This was the first time I had seen her perform. To be honest, I wasn’t quite sure I liked her singing on the You Tube clips I had seen – deep voice, jazz / funk influenced. But her live performance was much much better, with an originality that brought together European, African, Indian and Pakistani influences and created something that couldn’t be so easily categorised.
Outside the UK, Raman has been feted. She has released 5 albums since 2001, with her first album, ‘Salt Rain’ going gold in France. In the UK it was shortlisted for the Mercury Music Prize and she also won the Best Newcomer award from BBC Radio 3. In India she achieved fame and widespread coverage last year when her version of Bollywood song ‘Yeh Mera Deewanapan’ accompanied a pole dance by porn star Sunny Leone on India’s version of ‘Big Brother’ (You Tube link here).
Raman herself is of Tamil parentage, born in London but brought up mainly in Australia before moving back to London in the late 90s. She performs with her English husband Sam Mills on guitar. Mills himself has an interesting background, having become influenced by the burgeoning world music scene gaining prominence through the 80s – through the Womad festivals and subsequent setting up of record label Real World Records. His interest in Bengali Baul music led him to studying anthropology at the London School of Economics, emerging with a PhD in 1992, and then to musical collaboration with Bengali Baul musician Paban Das Baul. And Mills apparently speaks Bengali – a feat I have not even attempted, beyond the few words I have gleaned from Susen.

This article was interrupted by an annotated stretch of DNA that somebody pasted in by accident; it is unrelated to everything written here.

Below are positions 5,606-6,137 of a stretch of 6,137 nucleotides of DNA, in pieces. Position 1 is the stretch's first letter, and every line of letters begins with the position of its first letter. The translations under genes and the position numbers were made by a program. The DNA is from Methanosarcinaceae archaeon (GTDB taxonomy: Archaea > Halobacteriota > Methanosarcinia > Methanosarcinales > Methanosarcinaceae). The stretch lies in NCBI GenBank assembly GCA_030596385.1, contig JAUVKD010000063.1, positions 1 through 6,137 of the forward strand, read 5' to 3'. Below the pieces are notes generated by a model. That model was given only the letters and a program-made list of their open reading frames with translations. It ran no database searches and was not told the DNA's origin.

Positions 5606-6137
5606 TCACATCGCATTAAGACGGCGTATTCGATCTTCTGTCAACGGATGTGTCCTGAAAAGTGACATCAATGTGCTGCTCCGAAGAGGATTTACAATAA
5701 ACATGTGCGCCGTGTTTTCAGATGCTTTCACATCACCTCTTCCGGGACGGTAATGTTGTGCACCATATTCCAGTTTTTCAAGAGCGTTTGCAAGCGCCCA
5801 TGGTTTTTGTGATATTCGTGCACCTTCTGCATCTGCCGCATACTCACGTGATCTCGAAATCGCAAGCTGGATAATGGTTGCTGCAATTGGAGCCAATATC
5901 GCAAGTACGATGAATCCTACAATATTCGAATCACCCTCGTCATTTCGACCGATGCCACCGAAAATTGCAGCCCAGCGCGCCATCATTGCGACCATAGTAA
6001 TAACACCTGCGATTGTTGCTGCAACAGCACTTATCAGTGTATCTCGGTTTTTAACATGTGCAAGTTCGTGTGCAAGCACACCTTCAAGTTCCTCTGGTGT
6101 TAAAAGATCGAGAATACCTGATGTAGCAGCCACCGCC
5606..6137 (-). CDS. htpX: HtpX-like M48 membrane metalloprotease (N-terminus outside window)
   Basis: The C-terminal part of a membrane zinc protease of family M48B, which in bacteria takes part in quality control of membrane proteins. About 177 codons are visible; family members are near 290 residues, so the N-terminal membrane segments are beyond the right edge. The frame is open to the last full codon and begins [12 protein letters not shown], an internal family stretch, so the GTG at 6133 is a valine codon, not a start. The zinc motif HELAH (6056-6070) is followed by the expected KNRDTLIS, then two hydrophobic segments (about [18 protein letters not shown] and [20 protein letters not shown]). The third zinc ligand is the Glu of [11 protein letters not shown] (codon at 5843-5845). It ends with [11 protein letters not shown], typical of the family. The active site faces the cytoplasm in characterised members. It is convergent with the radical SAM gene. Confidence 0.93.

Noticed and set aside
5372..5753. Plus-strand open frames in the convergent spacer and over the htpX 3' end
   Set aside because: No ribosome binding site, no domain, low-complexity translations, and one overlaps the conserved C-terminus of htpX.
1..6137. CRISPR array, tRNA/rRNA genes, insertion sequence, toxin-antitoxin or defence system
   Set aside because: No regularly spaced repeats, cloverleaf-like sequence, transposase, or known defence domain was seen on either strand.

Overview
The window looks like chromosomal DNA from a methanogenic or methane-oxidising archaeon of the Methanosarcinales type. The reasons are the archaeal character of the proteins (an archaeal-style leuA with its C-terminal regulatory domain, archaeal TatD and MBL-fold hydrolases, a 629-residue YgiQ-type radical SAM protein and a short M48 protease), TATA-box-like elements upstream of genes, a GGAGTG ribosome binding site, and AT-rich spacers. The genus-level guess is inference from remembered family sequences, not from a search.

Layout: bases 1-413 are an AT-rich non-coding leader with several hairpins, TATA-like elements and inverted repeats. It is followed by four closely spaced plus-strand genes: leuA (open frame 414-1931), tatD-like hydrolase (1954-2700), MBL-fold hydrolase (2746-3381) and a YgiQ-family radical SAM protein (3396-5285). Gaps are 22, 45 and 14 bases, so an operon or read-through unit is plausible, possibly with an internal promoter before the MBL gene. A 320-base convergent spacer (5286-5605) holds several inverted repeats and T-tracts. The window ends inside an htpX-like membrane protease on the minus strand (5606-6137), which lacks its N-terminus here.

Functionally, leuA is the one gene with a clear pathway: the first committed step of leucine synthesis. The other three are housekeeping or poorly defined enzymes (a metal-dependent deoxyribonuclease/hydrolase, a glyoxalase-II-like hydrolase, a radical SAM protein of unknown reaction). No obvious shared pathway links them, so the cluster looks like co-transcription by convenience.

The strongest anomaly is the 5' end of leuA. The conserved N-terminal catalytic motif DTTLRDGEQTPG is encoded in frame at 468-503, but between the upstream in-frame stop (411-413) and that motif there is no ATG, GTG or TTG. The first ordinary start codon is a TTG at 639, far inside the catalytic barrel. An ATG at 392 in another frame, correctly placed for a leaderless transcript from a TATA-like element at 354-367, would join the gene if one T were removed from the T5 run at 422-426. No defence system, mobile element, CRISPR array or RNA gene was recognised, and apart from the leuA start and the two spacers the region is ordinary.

And so to the performance. Raman appeared on stage with a cape and characteristically wild hair, accompanied by three Rajasthani percussionists and London-based tabla player Aref Durvesh. Later on came the Rizwan-Muazzam Qawwali singers from Pakistan – a group of 8, led by 2 nephews of the late Nusrat Fateh Ali Khan. It was a strange sight seeing the all-male Pakistani singers, some fairly portly and middle aged, juxtaposed with Raman’s no-holds barred self-expression. It was a joy to see how she communicated her total immersion in the music, through her body and voice. Her movements ranged from more nuanced to the slower tracks to sheer head banging and pogo dancing. At times she seemed trance-like, body moving, with the other musicians in time to the rhythm. On occasion the gyrations and head banging has apparently been a bit too much for her Indian audiences. But compared to the restraint of many Indian female vocalists, it was liberating to see her sheer abandonment to the music. Susen considered himself far too ‘English’ to join in – but she was here to shake up the English. Towards the end she encouraged everyone to stand up from their seats, for we were going to ‘rock out!’ And rock out we did, at least as far as our English sensibilities would allow.
We have come such a long way since those early days of Womad. It takes me right back to 1985, when I attended one of the first Womad festivals on Mersea Island, together with memories of the cold tent, rain, mud and plastic cups of beer. But a time of huge change and excitement – a musical escape from the backdrop of Thatcherism, miners strike, yuppiedom and privatisation gripping the UK at the time – to a world quite literally opening up on our doorstep. The musical collaboration of Raman and Mills is the fruition both of their own personal explorations and journeys (for Raman, back to her Indian roots, for Mills, reaching out across continents from the UK) as well as the newly opened up world – to create something so uncategorisable and new. Pure alchemy.